Illustration of Celluloid

1862 Celluloid

The book of science

Tom Sharp

Alexander Parkes materials science Illustration of Celluloid


In Hackney Wick in east London, Alexander Parkes made Parkesine—the first man-made plastic, a nitrocellulose, also known as pyroxylin and synthetic ivory. Parkes’ factory failed and alternatives appeared. Daniel Spill, an associate of Parkes, made Xylonite and Ivoride. John Wesley Hyatt and his brother Isaiah made Celluloid. A French company made Ivorine. The Seth Thomas company made Adamantine. George Henry Burt made Crystalate. Celluloid was used for film stock, jewellery, and combs. Billiard balls, buttons, toys, dolls, pens, and accordions. Knife handles, slide rules, guitar picks, and table tennis balls.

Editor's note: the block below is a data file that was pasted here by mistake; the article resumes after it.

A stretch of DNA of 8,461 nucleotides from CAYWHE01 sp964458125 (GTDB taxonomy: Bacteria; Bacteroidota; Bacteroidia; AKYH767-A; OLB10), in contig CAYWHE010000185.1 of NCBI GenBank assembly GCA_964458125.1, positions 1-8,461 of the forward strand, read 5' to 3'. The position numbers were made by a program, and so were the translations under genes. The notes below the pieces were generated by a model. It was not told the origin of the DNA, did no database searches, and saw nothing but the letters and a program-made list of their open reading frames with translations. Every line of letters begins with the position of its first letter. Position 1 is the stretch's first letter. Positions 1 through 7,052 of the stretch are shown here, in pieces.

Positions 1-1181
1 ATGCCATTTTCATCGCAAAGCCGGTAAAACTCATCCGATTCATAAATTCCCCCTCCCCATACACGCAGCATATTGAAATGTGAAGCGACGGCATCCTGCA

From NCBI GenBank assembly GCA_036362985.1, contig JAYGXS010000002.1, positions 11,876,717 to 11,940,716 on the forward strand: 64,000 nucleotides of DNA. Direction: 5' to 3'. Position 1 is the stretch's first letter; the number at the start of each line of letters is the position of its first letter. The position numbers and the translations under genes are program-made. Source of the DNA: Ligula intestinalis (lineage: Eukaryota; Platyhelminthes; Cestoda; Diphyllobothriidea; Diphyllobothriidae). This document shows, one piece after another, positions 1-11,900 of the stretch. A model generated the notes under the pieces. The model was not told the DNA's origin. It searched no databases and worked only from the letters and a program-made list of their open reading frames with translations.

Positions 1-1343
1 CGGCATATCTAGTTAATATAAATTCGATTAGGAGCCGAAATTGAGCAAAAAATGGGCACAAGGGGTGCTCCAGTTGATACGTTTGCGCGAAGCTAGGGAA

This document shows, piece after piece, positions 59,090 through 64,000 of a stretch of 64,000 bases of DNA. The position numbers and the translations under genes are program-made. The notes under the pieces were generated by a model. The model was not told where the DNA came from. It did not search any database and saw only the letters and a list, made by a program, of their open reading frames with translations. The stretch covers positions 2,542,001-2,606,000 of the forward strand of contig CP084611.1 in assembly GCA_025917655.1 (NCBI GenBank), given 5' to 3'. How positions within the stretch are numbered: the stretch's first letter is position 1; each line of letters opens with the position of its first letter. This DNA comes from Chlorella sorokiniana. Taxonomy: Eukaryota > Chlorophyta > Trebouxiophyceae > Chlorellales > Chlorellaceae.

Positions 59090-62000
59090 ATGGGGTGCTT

Celluloid, colored, cut, and molded, transparent or opaque, flexible or stiff, in many shapes and sizes for uncountable uses. The word ‘plastic’ means capable of being made into any shape.


Later plastics avoided the flaws of celluloid, less flammable, less likely to explode, and less likely to deteriorate when exposed to heat or moisture. Picasso said it’s difficult to make something new so that at first it might be ugly.

John Wesley Hyatt took the discoveries of Alexander Parkes and made things out of it to sell. His patented product name, Celluloid, became the generic name for this plastic.

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